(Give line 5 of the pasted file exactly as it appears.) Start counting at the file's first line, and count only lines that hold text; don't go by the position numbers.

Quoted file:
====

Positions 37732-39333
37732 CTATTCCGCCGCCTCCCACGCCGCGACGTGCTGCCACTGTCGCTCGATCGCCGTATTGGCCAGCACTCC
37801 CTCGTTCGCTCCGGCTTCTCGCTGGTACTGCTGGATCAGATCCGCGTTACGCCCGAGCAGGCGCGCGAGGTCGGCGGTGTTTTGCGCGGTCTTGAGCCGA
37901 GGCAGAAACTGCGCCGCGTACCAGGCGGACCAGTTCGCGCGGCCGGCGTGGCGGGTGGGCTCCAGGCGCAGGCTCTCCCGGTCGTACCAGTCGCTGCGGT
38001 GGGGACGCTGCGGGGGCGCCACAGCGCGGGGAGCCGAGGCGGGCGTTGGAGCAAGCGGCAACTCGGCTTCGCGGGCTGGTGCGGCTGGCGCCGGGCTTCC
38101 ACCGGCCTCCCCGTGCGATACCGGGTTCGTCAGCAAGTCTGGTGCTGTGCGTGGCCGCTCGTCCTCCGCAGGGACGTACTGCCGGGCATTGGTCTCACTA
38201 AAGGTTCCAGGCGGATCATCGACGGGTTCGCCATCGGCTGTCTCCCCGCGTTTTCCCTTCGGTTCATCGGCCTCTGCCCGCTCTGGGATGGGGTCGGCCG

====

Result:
38001 GGGGACGCTGCGGGGGCGCCACAGCGCGGGGAGCCGAGGCGGGCGTTGGAGCAAGCGGCAACTCGGCTTCGCGGGCTGGTGCGGCTGGCGCCGGGCTTCC